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Cardiac adipose, aromatase and arrhythmia vulnerability

J.R. Bell, Department of Physiology, University of Melbourne, VIC 3010, Australia.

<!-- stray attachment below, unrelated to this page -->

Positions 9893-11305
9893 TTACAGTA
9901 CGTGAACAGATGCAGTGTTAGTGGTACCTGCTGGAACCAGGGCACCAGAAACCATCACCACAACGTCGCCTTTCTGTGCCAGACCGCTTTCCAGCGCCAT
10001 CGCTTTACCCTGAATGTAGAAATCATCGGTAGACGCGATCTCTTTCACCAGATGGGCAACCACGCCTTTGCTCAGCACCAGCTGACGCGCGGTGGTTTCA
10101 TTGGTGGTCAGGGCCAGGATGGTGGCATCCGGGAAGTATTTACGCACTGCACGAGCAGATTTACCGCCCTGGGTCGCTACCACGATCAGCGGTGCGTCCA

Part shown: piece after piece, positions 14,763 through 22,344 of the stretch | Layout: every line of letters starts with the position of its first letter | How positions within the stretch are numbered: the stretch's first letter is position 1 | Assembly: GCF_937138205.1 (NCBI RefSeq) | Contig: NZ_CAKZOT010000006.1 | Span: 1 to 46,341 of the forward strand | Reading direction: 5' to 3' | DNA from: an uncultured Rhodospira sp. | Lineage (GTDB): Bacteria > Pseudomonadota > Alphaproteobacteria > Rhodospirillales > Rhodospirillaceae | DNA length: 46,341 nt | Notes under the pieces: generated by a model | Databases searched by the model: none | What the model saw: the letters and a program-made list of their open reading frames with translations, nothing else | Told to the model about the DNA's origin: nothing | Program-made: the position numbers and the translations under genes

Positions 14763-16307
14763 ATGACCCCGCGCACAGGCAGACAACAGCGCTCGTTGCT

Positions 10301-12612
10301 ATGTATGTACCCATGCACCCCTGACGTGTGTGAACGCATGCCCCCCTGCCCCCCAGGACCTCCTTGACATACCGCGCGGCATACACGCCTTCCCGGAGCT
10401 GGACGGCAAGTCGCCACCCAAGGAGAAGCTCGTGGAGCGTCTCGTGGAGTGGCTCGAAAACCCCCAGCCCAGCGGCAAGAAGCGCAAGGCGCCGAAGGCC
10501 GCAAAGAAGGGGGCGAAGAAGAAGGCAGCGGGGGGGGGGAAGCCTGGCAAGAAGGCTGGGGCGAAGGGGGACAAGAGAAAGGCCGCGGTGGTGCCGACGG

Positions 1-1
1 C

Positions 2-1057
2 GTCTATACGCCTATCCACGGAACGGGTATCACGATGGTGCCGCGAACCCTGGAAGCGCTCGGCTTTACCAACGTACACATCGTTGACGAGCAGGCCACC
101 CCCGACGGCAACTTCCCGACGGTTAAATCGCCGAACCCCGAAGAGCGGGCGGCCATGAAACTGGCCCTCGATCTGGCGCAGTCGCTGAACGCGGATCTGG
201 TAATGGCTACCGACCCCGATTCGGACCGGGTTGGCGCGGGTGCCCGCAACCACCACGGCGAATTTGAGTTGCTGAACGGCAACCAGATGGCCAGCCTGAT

For both sexes, cardiovascular disease is the leading cause of death and disability. Observational studies of the sex demographics of cardiovascular disease have supported the conventional view of estrogen ‘protection’ (inference testosterone ‘liability’). Clinical trial outcomes have not demonstrated definitive benefit of estrogen supplementation in women – instead the findings of the Women’s Health Initiative trial, which began reporting over 10 years ago provided qualified evidence of increased risk for some women. It is clear that sex steroids can exert both protective and adverse actions depending on context. It is also clear that sex steroids are implicated in disease causation - but how, when and where? Levels of estrogen and testosterone are reciprocally regulated by the P450 enzyme, aromatase (CYP19a1), which synthesizes estrogens from androgen precursors. Aromatase is known to be expressed in non-gonadal tissues – including adipose, brain and placenta. Wherever it is expressed, aromatase utilizes available androgen substrate to synthesize estrogens and this conversion shifts the local testosterone-estrogen balance. We have previously reported aromatase expression in the mouse heart and demonstrated that aromatase transgenic and knockout animals exhibit cardiac sex specific phenotypes. Our studies showed that altered aromatase expression produces sex-specific arrhythmogenic and cardiomyocyte functional impacts. Building on these findings, our goal now is to demonstrate that the modulation of local cardiac sex steroid levels, through aromatase action, plays an important role in cardiac disease etiology though the regulation of myocardial viability and electromechanical function.